This article by Ray Spitzenberger first appeared in IMAGES for January 12, 2017, East Bernard Express, East Bernard, Texas.
My daughter’s recent visit from New York offered us the opportunity to talk some more about the book we want to collaborate on. I’m a newspaper columnist and she’s a book designer, and we hope to glean from my columns about "Mama from Dime Box” and my mother’s old recipe box enough fodder for a book, which I hope to entitle, It Must Be the Noodles, -- or the Pickles.
This all started when my daughter actually created a book of my old Images columns and family pictures for a class project as a journalism major at the University of Texas. That was a long time ago, and we haven’t made much progress on our collaborative venture. Since that tentative beginning, which was made up mostly of my Images columns form The East Bernard Tribune, I have since written many, many more Imagers columns for the East Bernard Express, and a column series for The Texas Wendish Heritage Society Newsletter, entitled “It Must Be the Noodles.”
Our book project got rebooted when I went through my mother’s old recipe box filled with recipes passed on down from my Wendish grandmother, and after I reread my four It Must Be the Noodles columns published in the Wendish Heritage newsletter the past five years. Suddenly the book began to take a new direction, especially since my daughter’s specialty at Rodale Books is designing recipe books. My Noodles columns became as important to me as my Images columns.
I began writing the “It Must Be the Noodles” columns when my Wendish cousin suggested that I write about why we Texas Wends are so obsessed with our Sorbian heritage. I facetiously said, “It must be the noodles!,” and my column was born. In my next Wendish Heritage column, I suggested that it might also be our home-canned pickles, and maybe even those picturesque Wendish bonnets our mothers wore.
After observing the tremendous amount of work done by so many members of the Texas Wendish Heritage Society, and the incredible amount of professional quality research done on a volunteer, but regular, basis by scholars who came from humble backgrounds, our obsession seemed no longer a laughing matter. Here is what I wrote in my last Noodles column:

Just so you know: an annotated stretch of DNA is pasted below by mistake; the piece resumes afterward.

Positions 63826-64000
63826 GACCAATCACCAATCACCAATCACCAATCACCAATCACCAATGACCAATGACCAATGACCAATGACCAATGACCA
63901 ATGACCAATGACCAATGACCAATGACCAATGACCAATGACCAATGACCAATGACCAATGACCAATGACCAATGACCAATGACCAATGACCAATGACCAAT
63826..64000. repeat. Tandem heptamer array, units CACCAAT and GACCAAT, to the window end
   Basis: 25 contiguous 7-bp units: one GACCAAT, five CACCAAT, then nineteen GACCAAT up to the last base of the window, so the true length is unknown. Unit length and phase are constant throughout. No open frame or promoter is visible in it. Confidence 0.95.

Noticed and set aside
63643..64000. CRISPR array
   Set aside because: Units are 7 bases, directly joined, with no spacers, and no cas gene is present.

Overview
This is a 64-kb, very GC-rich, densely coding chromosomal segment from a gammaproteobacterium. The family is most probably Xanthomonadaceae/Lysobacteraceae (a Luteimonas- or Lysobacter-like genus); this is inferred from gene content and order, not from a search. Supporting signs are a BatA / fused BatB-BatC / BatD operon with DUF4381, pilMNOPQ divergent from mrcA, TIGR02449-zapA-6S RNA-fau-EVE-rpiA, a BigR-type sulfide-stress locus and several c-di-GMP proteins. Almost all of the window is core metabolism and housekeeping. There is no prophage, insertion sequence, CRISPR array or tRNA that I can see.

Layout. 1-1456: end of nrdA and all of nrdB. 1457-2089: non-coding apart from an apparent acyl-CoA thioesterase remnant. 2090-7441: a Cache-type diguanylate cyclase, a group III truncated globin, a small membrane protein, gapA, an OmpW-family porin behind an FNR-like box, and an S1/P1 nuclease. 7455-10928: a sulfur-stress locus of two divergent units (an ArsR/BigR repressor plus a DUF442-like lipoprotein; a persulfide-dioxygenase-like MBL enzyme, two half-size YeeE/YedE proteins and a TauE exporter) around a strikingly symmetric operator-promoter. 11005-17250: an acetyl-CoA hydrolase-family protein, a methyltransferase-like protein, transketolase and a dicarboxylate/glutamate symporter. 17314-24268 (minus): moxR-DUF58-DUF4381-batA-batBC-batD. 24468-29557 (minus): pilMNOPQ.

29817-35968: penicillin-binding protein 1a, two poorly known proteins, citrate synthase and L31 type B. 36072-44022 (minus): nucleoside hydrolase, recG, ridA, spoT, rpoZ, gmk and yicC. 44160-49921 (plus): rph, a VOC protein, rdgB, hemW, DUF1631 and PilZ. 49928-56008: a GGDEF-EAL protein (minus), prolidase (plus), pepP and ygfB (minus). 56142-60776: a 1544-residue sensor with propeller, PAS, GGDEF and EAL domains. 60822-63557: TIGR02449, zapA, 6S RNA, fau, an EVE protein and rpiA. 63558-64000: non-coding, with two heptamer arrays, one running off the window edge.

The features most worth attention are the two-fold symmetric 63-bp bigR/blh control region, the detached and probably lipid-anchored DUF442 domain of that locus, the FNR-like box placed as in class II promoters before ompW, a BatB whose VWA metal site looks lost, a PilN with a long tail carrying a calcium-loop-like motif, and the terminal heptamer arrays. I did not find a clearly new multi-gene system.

Although we Wends are known for having a sense of humor, I can no longer
make a facetious judgment about why we are so ‘obsessed’ with our Wendish heritage
and history. It’s not because of the noodles, -- well, maybe to some extent because of
the noodles, -- it’s really because of the passionate love and respect we have for the
humble history of our forebears, their guts and grit, their gusto, their Godliness, their
genuineness and their generosity.
You see, the Wends (or Sorbs) from the beginning of their existence were Slavic nomads who seemed to wander the European continent in search of a home. The Czechs, Poles, Russians, and other Slavic peoples, had a homeland, but not the Wends. They finally settled in Germany around 300 A.D., but they were considered outsiders and subjugated by the Germans. Hitler didn’t like them because they were Slavic and thus, in his opinion, non-Aryan. In spite of a long struggle in Germany, they were able to preserve their language and their customs.
Their life was also a struggle on the Texas frontier, -- so much so, in fact, that Wendish brides wore black or gray wedding dresses as a sign of the hardships they would face in their life in Texas.
So, yes, their obsession to know and preserve their heritage evolves out of years of humble living through difficulties and struggles in seeking a place under the sun.
My Wendish mother’s recipes were not that different from the recipes of Czech mothers, Polish mothers, or even German mothers, and were probably influenced by the wanderings of their ancestors. That’s especially true of the noodles, which are not at all unlike Czech noodles in East Bernard, but I think our pickles are superior to all. Many people associate pickles with German cuisine, but cucumbers were native to India, and pickling was the best way to preserve food before the invention of refrigeration. Just about everybody in Europe canned pickles early on; in fact, Columbus brought pickles to the new world, and he wasn’t German.
Also the ethnic “fact” that Germans hung a pickle in their Christmas tree is a totally unproven myth, -- no one in Germany has ever heard of that custom.
The French are known for their Roquefort, the English, their Cornish pastry, the Italians, their Parmigiano Reggiano, and the Germans are known for their “Spreewald” Gerken (Pickles). Not their “German” pickles, but their “Spreewald” pickles, which translates into “Wendish” pickles. Who has lived in the Spreewald area of Germany for 1,400 years? The Wends, of course. Maybe it is about the pickles!
Ray Spitzenberger serves as pastor of St. Paul Lutheran Church in Wallis, after retiring from Wharton County Junior College, where he taught English and speech and served as chairman of Communications and Fine Arts for many years.